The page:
High-tech 'Smartwater' can combat crime - FOX 32 News Chicago

High-tech 'Smartwater' can combat crime

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CHICAGO (FOX 32 News) -

Some residents in Porter County, Indiana will soon be some of the first in the country to start relying on a special kind of water to combat home burglaries.

The water is called "Smartwater," but don't be confused, it's not an electrolyte drink you buy at the supermarket.

Imagine putting a single drop of water on your jewelry, your iPad, or your flat screen TV that would help locate it, if it was stolen. It’s a drop that would invisibly mark it as yours and nobody else's, like a fingerprint, which police could trace back to you.

“It fit perfectly with what we are hoping to accomplish,” said Porter County Sheriff Dave Lain.

Over the next few weeks, Lain will be handing out vials of the Smartwater. The sheriff wanted a cutting edge technology to help fight crime. He's used some excess dollars from the county jail to obtain 150 Smartwater kits, at about $35 each. They'll be going to senior citizens who can apply them around the house.

“Anything that you feel is valuable. As the old commercial used to say, 'a little dab will do ya.' But this is anything but Brylcreem,” added Lain.

Every vial of Smartwater contains a mix of 30 rare earth minerals that are all different.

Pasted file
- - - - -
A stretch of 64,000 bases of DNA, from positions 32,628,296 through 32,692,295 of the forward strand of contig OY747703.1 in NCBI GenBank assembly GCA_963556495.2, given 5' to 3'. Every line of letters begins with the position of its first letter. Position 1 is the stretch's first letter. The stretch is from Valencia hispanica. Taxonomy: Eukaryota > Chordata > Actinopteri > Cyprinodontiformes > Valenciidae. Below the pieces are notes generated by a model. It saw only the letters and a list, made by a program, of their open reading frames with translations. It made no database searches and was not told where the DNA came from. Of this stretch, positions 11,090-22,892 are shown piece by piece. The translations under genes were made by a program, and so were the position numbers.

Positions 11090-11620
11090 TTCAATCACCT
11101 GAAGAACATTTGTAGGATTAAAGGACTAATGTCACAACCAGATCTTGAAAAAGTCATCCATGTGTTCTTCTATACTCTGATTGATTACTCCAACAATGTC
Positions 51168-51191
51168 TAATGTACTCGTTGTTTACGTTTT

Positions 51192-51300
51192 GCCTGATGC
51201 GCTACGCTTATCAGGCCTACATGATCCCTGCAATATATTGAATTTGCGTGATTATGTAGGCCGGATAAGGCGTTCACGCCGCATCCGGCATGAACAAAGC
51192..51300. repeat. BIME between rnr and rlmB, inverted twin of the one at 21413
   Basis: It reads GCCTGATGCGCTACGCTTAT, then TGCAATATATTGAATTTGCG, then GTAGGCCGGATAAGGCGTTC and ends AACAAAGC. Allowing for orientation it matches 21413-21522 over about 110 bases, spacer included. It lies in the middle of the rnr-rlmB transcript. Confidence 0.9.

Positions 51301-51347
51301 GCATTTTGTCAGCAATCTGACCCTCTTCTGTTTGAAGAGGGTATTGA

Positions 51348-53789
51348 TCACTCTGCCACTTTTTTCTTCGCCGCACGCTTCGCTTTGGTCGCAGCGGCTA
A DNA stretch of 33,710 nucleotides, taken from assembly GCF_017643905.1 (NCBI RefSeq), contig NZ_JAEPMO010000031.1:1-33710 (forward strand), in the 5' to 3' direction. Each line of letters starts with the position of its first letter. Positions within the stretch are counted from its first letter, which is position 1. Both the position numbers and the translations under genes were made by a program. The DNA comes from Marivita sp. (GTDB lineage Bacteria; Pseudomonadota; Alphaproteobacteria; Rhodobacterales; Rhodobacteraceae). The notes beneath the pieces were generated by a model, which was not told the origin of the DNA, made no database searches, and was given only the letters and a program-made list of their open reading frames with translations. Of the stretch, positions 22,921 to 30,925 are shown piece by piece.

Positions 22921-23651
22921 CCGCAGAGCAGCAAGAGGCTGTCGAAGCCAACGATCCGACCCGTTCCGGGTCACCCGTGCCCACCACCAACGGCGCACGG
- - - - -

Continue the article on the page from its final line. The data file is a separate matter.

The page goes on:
The company's United Kingdom headquarters has the names of everyone who's using it.

“All I do is put it on an area that's not going to be a movable part,” said Lain.

If the watch was stolen and recovered by police, they can use an ultra violet light to locate the drop of Smartwater, send a small sample to headquarters overseas and identify the watch as yours.

“Best way I can describe it, it’s like painting on DNA, if you will,” Lain added.

Just like with alarm systems, Smartwater clients will have decals on their homes, informing would-be burglars that they are protected.

“What this will do is reduce the amount of risk to the victim, and in the event they are victimized, this is a very reliable way to get the items back,” Lain said.

The Smartwater supposedly lasts for at least five years after it's applied.

Lain is convinced it would work in Cook County, and he says he's reached out to sheriff Tom Dart to tell him about it.

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